Mostar will have a mayor!! The following is the statement by Valentin Inzko, head of OHR in BiH, made yesterday.
I am also taking a decision on Mostar today..
As you are aware, we have not had an elected Mayor for 14 months, nor a budget for 2009.
This has dramatic consequences on the citizens of Mostar and it is scandalous and shocking that political leaders, which they have elected to address these issues, have shown no serious willingness to do so.
I have already had to act twice on Mostar – you know that I did it reluctantly and I only used my Bonn powers in a technical way to extend the budget and also to impose secret balloting, which is in the Statute of Mostar, Article 36..
As the secret vote has been misused this time, and bearing in mind the deteriorating conditions in the city, I now have to step in, in Mostar, again.
I have decided to amend the city statute, because previously there was no need to amend the city statute, because secret balloting is foreseen anyway in the city statute, it was only not applied. But, this time I have to amend the city statute in order to introduce a simple majority in the third round of voting in Mostar. Accordingly, in the first two rounds, a two-thirds majority will be necessary according to the city statute. But, in the third round, a simple majority of councilors present and voting will suffice.
Hopefully – and I have included a clause obliging political parties to attend the session in this respect - this will result in the election of a Mayor. We still have this necessity of having a qualified presence during the voting – a quorum, which means that at least 18 city councilors would have to be present. I think this is very important to maintain the legality, legitimacy and dignity of the new Mayor, and that he is being elected by more than half of the city councilors. Otherwise, it could happen with just a simple majority. Without quorum it could happen that he would get four votes or three votes or whatever. This we would like to prevent, so we are asking for a quorum during the election. And, if this quorum is achieved, a simple majority would suffice of those present.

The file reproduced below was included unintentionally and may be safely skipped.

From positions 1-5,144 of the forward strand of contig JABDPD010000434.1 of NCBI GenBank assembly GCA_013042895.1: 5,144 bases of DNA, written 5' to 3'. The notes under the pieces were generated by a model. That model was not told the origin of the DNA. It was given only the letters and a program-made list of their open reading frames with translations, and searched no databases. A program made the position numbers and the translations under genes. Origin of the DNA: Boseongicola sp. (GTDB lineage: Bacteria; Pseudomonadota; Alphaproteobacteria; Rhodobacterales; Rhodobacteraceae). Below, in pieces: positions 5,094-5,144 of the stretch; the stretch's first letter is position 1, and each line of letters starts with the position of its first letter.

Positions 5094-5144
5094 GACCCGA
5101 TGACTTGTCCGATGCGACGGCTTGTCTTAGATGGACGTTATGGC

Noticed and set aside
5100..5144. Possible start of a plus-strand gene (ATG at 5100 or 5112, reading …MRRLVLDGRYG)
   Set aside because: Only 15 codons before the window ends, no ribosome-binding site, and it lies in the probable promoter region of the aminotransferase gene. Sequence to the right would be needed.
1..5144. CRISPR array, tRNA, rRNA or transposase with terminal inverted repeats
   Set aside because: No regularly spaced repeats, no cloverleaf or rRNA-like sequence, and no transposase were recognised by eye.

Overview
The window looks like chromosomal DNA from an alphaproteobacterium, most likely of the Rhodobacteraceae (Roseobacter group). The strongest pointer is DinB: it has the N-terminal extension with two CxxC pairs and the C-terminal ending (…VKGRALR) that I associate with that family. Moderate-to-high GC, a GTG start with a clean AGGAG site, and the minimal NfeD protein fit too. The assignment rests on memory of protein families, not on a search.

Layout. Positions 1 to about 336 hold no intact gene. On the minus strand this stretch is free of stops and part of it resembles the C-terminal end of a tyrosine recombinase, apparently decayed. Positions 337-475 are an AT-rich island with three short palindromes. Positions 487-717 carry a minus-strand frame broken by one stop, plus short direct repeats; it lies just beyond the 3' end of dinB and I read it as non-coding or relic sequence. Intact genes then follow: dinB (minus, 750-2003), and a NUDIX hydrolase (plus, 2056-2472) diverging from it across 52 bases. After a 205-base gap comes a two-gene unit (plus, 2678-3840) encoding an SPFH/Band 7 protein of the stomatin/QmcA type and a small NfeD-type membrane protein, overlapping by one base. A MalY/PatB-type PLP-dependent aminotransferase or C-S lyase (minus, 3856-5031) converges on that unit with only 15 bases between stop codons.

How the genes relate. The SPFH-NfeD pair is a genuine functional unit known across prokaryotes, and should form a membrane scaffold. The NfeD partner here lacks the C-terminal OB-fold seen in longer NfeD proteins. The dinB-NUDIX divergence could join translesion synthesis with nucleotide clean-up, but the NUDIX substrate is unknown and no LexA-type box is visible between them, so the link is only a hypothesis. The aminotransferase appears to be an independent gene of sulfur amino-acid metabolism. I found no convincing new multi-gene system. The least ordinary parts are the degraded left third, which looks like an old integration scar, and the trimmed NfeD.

I have also decided to include a provision dealing with the budget, setting tight timelines for the Mayor to formulate a proposal and for the City Council to adopt it. Should it fail, the Mayor could adopt the budget himself. This is about the 2009 budget, which has to be closed in order to allow the city of Mostar to prepare for the 2010 budget.
I trust that with these measures, and with the willingness of all political actors, we can finally move forward on this and reach a situation where the citizens of Mostar’s legitimate expectations are finally addressed.
Thank you very much for your attention.